James Logan High School football team players participate in a practice while maintaining the social distance on July, 17 in Union City. (Dai Sugano/Bay Area News Group)
The California Interscholastic Federation should abandon any notion of allowing high schools to start football practice Dec. 14 with the intent of playing games in January.
The latest COVID-19 surge in the Bay Area and throughout the state makes the risk far too great for players, coaches and their families.
It’s one thing for the NFL to proceed with its schedule. The players are all adults, the minimum salary is $610,000, each team is spending about $1.5 million for daily tests, and players have the resources to readily quarantine themselves if necessary.
But college and high school football are different.
NCAA member schools make in the neighborhood of $7 billion in television revenue over the course of a season. Few of the players live at home, reducing the risk that they will pass the coronavirus to parents, grandparents and other at-risk friends and relatives. But college sports’ dirty little secret is that players can still lose their scholarships after being hurt or contracting a serious case of COVID-19. Players often pay for their own insurance and are generally responsible for long-term care for illnesses sustained as a member of their team.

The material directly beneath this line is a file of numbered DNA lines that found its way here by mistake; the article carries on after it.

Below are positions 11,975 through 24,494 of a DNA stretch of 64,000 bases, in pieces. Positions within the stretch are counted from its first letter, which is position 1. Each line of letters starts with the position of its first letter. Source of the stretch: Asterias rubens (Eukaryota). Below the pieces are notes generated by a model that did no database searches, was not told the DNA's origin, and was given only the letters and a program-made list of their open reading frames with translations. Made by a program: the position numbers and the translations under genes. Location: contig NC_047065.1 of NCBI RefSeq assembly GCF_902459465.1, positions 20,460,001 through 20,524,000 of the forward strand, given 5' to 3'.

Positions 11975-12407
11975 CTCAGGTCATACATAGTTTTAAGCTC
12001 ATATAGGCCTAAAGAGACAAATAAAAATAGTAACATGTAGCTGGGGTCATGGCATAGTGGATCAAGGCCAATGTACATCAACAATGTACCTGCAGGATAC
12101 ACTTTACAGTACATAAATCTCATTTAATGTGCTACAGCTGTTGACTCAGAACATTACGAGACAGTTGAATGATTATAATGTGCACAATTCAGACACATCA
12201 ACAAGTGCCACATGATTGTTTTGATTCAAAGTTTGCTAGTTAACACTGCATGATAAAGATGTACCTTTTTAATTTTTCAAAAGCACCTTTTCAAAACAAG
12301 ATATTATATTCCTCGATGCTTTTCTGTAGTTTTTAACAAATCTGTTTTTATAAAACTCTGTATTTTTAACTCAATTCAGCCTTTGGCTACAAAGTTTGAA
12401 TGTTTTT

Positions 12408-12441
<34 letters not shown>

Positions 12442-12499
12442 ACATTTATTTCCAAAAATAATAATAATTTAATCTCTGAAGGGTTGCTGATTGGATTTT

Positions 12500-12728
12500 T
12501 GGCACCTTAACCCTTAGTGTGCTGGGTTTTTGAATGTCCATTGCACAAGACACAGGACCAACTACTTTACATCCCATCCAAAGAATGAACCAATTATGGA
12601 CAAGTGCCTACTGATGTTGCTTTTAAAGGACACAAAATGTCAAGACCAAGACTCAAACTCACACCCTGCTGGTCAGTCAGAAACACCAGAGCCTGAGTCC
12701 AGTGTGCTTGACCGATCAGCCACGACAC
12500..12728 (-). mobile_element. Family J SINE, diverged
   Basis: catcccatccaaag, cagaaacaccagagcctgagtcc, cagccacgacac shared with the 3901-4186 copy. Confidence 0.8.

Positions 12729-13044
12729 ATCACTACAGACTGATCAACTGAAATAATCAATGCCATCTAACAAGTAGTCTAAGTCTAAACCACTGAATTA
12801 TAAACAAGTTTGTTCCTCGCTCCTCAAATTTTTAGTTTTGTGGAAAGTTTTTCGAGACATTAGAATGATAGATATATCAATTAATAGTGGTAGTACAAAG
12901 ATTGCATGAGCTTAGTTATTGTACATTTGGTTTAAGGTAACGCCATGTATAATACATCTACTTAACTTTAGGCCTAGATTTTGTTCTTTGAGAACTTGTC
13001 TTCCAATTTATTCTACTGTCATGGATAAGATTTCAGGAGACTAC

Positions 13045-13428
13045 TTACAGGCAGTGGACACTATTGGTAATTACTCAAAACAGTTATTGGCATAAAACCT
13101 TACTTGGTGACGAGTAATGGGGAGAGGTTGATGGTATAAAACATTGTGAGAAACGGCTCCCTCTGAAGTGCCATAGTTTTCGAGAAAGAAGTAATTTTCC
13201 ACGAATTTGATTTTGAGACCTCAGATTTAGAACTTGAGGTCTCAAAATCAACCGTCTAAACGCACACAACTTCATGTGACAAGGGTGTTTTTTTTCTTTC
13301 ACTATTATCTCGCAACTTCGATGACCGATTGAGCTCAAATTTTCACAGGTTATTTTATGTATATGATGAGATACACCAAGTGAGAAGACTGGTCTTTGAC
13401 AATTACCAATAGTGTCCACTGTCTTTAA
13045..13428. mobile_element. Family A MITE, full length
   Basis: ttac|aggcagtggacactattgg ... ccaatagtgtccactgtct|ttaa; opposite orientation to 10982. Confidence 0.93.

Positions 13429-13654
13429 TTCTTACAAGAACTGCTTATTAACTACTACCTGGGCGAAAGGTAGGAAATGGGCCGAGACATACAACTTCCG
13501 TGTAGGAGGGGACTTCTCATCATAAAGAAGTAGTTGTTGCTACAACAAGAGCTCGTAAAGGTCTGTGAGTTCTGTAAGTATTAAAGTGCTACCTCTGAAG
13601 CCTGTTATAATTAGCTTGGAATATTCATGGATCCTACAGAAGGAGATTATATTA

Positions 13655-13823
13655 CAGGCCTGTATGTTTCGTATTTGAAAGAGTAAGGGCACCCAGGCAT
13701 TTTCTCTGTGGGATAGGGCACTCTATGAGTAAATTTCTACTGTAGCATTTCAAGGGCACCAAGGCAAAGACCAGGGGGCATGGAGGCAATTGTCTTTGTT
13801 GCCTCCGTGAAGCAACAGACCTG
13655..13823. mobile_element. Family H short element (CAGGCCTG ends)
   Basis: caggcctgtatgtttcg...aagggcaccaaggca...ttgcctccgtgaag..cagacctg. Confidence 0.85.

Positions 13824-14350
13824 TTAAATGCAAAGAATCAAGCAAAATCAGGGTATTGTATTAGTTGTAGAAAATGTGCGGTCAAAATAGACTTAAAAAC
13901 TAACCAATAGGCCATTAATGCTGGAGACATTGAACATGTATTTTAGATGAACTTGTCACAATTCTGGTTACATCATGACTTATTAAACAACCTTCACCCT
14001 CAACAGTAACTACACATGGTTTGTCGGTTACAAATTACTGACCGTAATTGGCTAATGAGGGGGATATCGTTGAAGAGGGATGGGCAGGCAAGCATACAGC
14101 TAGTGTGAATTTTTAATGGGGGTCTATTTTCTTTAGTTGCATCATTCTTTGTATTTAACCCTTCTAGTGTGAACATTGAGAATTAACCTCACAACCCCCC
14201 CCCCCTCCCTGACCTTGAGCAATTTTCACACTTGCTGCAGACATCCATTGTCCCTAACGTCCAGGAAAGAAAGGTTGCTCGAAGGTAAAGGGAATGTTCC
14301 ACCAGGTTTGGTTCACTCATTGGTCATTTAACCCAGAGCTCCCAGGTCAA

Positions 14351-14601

Dr. Mark Ghaly
At least the vast majority of college teams have the ability to conduct frequent tests of players. Pac-12 teams, for example, are being tested daily.
High school programs won’t have that luxury. Nor do they have in-house, trained medical staff members to help implement and enforce basic safety precautions. Every player or coach who contracts COVID-19 will pose a potentially deadly threat to the families of every member of the team.
But the Bay Area News Group’s Darren Sabedra reported that the CIF wants to proceed as planned with football practices beginning Dec. 14 and will do so unless told otherwise by state and local health officials.
Dr. Mark Ghaly, secretary of the California Health and Human Services Agency, told the Southern California Newspaper Group’s Dan Albano that new guidelines will be coming “soon” for competition in high school and youth sports.
The only acceptable guideline is to refrain from practices and games altogether until the pandemic threat is greatly reduced.
California counties on Tuesday reported 8,453 new cases of COVID-19 and 64 additional fatalities. The total number of new cases is the most in a single day since mid-August. The state surpassed 1 million confirmed coronavirus cases on Thursday.
The surge threat has already led Contra Costa and Santa Cruz counties to pull back on efforts to reopen the economy. And if the current trend continues, Santa Clara, San Mateo and Alameda counties won’t be far behind.
California has wisely put safety first and is one of only six states to have no fall sports for high school teams. Let’s keep it that way.